Recent Innovations In Modern Parts Fabrication
Currently, we are entering a new industrial revolution that is being driven by the digitization of the manufacturing industry. Known as “Industry 4.0”, manufacturing experts recognize this time as the fourth manufacturing revolution in the past 150 years.
Each of the first three industrial revolutions—steam and water-power mechanization, mass production and electric power, and the digital and automation age—fundamentally changed the world and how we live and work. Now, with Industry 4.0, we’re experiencing another seismic shift thanks to autonomous and smart manufacturing systems powered by artificial intelligence and data.
Advances in technology are rapidly allowing manufacturers to fabricate parts and products that are more sustainable, lighter weight, and more efficient. Also, disruptive technologies like 3D printing, machine learning, and artificial intelligence allow researchers to develop innovative materials faster, significantly reducing the time it takes to get products to market.
Developing parts and products using eco-friendly manufacturing and materials encompass the product life-cycle from production through recycling. The objective of sustainable manufacturing is to achieve zero environmental impact.
One major benefit of the advancement of sustainable manufacturing processes is increased business growth and global competitiveness. The ability to support sustainable manufacturing depends on the properties of the materials used in the process.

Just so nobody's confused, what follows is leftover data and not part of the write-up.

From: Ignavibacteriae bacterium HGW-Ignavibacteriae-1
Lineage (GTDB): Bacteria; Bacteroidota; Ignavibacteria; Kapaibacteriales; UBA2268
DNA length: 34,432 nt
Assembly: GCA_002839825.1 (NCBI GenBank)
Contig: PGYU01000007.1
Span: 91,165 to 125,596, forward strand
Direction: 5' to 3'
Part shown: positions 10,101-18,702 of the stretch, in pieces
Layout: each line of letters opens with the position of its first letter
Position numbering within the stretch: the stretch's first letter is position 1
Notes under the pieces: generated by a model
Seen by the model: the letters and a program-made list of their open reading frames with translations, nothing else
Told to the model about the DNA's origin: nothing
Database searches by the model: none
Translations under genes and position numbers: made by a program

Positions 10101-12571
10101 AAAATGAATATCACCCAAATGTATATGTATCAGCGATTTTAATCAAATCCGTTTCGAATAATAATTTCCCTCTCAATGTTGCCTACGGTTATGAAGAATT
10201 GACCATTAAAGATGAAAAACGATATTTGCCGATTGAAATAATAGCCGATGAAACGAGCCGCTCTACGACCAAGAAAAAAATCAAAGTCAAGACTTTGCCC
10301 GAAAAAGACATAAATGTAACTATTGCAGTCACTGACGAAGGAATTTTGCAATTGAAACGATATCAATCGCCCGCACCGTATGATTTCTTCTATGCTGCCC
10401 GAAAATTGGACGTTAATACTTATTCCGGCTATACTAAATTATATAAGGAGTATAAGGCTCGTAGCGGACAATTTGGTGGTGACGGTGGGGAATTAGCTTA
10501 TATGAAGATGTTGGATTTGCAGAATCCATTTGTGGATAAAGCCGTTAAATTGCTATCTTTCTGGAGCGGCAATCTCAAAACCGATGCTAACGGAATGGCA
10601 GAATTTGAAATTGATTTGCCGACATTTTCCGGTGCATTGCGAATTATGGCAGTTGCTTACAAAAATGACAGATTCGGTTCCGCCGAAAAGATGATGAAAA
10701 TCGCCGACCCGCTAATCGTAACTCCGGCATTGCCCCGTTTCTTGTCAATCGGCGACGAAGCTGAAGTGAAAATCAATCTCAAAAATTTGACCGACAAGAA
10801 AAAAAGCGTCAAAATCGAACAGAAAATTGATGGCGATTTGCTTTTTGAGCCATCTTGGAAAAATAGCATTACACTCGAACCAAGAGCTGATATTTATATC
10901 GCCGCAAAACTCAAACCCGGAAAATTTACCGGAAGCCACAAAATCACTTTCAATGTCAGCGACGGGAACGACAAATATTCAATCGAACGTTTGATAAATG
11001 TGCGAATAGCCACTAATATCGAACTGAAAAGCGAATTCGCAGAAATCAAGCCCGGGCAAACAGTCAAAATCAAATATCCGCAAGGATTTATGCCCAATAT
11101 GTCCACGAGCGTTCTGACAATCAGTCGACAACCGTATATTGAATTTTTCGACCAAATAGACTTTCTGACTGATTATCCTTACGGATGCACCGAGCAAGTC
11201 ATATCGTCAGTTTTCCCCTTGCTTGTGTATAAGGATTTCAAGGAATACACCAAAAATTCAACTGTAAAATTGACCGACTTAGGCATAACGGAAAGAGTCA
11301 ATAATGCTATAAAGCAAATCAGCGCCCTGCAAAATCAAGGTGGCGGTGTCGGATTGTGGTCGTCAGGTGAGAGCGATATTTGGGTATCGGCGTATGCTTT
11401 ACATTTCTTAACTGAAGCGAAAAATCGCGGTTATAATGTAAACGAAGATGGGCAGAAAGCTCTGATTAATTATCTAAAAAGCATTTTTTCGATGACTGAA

As a result, material suppliers, chemical producers, and manufacturers are collaborating to produce sustainable, innovative materials.
The metal fabrication industry has been proactive in limiting emissions and greenhouse gases, and metal manufacturers are the largest recyclers in the United States. Steel and aluminum, the metals used most often to fabricate parts, are among the most recycled metals and environmentally-friendly metals to produce.
A Move Towards Sustainability
Researchers are exploring new ways to make metal and other materials more sustainable. For example, scientists in Canada have developed a method of processing metals without the use of toxic solvents and materials. This method also consumes far less energy than the typical methods for processing metals.
In addition, many countries are starting to include sustainability measures in legislation. For example, the European Union requires auto manufacturers to build cars made with 85% sustainable materials. Ford, a US auto manufacturer, has taken it upon itself to create innovative materials for car interiors that are completely biodegradable.
Another major shift in modern parts fabrication has been a process called lightweighting. Lightweighting is the process of reducing the weight of a product or part to reduce the energy it takes to move it.
The auto and aerospace industry has focused on lightweighting for decades, but it’s now becoming a cornerstone of Industry 4.0. One of the main benefits of lightweighting is that the products manufactured retain the strength of heavier materials while improving sustainability by reducing energy consumption.
For example, reducing the weight of a car by 10% can result in an 8% decrease in fuel usage. Manufacturers replace heavier metals with magnesium and aluminum alloys, polymer composites, and carbon fiber, reducing the weight of a metal part by half. Commercial aircraft are now made of about 50% composite, a fraction of traditional metals’ weight and far stronger.
Carbon fiber composite is one of the more popular lightweight materials being used in modern fabrication. While it does have a higher price point than some of the more traditional metal options, it is five times as strong as steel, twice as rigid, and weighs about 50% less.